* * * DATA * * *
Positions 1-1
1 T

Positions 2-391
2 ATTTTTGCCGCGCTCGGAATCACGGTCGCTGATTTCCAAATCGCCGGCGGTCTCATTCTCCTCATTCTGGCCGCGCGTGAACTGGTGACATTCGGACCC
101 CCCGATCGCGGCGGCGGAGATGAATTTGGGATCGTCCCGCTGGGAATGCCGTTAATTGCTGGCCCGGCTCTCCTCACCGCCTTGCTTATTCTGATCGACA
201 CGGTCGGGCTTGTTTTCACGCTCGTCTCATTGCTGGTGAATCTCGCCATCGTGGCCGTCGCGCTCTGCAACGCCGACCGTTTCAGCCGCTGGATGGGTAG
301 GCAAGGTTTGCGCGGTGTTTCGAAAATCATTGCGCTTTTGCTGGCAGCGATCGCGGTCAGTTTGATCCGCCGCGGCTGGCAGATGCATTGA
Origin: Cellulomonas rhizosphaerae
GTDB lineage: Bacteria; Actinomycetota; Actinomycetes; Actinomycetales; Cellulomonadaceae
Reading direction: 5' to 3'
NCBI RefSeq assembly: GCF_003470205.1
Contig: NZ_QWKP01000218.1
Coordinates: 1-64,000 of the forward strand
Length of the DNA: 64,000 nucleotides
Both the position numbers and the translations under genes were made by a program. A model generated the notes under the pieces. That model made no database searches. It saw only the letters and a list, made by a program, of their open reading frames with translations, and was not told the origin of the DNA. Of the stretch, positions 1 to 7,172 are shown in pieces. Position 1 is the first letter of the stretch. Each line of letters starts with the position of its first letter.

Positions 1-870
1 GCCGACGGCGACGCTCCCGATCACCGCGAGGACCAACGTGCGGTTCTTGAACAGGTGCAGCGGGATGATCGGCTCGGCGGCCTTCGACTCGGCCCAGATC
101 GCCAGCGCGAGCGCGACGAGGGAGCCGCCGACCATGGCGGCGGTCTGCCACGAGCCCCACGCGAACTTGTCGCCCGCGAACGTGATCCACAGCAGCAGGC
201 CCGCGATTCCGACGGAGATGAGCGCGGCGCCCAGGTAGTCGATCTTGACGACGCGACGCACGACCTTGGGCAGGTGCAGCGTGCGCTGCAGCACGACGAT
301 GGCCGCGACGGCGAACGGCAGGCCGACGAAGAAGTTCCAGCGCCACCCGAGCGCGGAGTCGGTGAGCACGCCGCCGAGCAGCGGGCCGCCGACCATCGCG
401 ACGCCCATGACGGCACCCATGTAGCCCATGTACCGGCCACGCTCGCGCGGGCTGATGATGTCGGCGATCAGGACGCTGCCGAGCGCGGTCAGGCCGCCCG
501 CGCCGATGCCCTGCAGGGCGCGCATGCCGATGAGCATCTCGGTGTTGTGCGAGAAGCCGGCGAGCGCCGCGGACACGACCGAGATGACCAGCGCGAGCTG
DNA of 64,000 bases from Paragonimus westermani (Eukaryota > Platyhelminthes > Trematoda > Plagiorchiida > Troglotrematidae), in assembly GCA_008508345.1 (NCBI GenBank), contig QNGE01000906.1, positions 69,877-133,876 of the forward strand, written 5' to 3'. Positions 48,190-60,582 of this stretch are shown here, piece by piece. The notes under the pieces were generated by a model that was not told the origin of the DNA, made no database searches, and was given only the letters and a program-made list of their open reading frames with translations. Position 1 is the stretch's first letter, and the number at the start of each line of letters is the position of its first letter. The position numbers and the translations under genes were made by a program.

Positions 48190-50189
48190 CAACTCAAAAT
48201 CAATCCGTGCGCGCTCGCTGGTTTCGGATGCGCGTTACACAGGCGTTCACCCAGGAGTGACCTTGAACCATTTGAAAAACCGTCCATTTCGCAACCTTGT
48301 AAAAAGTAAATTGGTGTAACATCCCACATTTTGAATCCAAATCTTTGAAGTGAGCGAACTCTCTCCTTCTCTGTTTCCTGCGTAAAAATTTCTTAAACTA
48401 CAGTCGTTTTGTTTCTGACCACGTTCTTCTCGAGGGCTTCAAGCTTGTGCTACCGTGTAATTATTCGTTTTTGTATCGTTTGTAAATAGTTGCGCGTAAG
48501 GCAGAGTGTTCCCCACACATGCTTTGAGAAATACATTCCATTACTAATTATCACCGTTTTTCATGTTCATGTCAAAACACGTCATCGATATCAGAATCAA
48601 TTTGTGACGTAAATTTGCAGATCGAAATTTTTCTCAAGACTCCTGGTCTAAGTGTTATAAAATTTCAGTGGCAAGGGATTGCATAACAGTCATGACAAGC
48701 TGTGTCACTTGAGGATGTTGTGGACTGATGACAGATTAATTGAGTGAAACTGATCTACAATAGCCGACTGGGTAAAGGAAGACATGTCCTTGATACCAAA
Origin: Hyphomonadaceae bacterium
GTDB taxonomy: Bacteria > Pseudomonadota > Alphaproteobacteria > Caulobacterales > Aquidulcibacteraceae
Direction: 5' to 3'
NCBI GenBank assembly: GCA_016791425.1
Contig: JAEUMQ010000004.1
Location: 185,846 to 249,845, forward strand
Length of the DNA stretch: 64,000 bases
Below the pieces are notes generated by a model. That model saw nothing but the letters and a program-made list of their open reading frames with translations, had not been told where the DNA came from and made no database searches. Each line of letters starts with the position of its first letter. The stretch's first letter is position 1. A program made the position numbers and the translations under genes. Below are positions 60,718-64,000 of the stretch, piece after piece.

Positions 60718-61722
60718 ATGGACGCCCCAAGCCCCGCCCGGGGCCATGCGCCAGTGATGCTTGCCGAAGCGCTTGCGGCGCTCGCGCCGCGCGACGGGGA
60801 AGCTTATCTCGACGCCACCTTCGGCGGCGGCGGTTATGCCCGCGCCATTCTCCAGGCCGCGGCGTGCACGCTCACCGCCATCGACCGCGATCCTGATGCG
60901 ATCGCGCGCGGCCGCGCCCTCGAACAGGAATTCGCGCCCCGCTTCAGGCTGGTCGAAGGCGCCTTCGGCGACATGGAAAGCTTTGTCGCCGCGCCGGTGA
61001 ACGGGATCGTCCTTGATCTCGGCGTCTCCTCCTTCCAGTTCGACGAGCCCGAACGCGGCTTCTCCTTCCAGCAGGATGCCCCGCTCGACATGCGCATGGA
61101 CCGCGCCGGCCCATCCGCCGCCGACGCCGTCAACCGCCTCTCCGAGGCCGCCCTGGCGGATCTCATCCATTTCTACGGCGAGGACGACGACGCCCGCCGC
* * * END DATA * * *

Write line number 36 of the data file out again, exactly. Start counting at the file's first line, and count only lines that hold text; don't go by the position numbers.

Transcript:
Contig: JAEUMQ010000004.1